I quit watching Geographic years ago. Everything is the “oldest”, “biggest”, “deadliest”, … . Content is thin, like much of programming, aimed at the lowest common denominator. Pretty much all producers are scared to death that content is going to be presented that someone, somewhere, won’t have the education to understand.

  5. Harrow
    March 4, 2015 at 4:20 PM

    [Virgilio Paredes Trapero, the director of the IHAH, under whose auspices the expedition operated, spent several days at the site. He concluded: “If we don’t do something right away, most of this forest and valley will be gone in eight years.” He spread his hands. “The Honduran government is committed to protecting this area, but doesn’t have the money. We urgently need international support.”]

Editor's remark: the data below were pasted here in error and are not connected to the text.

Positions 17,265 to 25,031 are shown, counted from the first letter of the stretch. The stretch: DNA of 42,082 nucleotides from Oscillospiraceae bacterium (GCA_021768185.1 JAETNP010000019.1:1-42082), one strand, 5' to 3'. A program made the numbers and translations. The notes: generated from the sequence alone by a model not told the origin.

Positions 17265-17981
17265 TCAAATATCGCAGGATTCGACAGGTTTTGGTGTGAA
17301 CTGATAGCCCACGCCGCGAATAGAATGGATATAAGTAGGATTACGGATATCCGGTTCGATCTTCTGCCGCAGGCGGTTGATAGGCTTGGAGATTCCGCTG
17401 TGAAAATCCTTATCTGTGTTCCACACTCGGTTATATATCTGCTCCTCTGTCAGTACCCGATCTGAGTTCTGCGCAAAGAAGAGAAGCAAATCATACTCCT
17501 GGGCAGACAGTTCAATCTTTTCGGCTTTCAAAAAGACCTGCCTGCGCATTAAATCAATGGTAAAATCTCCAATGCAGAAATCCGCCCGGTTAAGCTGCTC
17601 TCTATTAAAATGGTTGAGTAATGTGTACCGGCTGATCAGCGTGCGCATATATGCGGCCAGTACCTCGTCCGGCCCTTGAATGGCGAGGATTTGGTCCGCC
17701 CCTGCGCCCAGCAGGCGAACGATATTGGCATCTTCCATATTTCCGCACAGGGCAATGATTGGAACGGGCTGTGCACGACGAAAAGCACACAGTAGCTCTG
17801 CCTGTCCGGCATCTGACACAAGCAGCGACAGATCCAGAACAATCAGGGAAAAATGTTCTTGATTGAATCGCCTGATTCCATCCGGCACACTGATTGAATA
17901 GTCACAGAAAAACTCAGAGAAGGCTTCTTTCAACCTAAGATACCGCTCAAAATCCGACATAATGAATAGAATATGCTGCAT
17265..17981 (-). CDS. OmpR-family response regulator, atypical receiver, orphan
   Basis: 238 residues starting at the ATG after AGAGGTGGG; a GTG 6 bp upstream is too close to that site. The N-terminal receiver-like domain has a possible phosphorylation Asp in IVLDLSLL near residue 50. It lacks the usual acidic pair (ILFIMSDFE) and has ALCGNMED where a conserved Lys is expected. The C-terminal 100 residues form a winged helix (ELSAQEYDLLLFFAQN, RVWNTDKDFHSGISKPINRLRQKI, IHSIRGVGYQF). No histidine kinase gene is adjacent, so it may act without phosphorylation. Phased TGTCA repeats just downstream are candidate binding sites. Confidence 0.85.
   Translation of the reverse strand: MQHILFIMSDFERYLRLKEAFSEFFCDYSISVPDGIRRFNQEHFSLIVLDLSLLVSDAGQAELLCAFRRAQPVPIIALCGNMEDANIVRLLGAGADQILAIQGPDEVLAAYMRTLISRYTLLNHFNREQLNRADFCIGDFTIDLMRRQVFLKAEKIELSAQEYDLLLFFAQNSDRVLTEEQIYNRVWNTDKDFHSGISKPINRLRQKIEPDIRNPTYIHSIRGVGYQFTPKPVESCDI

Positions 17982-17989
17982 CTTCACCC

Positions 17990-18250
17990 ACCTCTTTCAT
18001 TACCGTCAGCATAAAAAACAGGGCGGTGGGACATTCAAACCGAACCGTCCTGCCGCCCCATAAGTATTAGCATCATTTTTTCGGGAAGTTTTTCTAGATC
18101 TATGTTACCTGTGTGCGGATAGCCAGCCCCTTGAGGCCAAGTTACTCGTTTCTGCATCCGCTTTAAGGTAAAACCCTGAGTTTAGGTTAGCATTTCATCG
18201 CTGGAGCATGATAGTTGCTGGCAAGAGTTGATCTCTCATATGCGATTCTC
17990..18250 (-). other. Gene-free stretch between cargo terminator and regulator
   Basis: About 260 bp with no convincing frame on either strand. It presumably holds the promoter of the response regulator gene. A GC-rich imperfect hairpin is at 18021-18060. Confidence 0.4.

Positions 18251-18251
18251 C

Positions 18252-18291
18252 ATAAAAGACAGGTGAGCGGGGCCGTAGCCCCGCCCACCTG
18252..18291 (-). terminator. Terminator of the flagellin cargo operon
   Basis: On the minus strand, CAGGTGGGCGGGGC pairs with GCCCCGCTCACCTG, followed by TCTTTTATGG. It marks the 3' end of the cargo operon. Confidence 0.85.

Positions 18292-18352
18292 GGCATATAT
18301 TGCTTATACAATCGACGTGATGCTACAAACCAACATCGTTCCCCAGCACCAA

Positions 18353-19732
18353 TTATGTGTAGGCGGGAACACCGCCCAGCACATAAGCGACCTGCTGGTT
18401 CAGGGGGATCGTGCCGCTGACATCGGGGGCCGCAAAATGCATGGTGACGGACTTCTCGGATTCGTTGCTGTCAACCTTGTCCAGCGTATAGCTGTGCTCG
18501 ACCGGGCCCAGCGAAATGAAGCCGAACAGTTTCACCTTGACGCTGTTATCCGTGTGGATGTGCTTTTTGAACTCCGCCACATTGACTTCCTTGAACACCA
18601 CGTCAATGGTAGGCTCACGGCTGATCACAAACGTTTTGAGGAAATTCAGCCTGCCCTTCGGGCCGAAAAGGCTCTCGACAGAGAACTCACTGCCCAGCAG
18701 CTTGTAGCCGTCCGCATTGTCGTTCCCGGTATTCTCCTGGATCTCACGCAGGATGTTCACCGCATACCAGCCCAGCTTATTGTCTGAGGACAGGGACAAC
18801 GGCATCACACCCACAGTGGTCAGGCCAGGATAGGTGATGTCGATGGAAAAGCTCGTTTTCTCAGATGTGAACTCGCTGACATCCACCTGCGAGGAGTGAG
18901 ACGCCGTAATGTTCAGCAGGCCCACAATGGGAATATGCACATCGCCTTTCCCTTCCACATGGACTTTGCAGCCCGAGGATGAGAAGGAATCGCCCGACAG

This goes a long way toward explaining the motivation behind Honduran local support for this farce.

  6. Nick
    March 4, 2015 at 9:16 PM

    That’s the thing. It is a lie. Claiming that it is a new discovery ignores years of work by other people. They aren’t sexing it up. What they are doing is closer to plagiarism. Rosemary Joyce’s piece is a good summary and she points out there is already material out there written for the public that Nat Geo also ignored.

  7. March 5, 2015 at 1:04 AM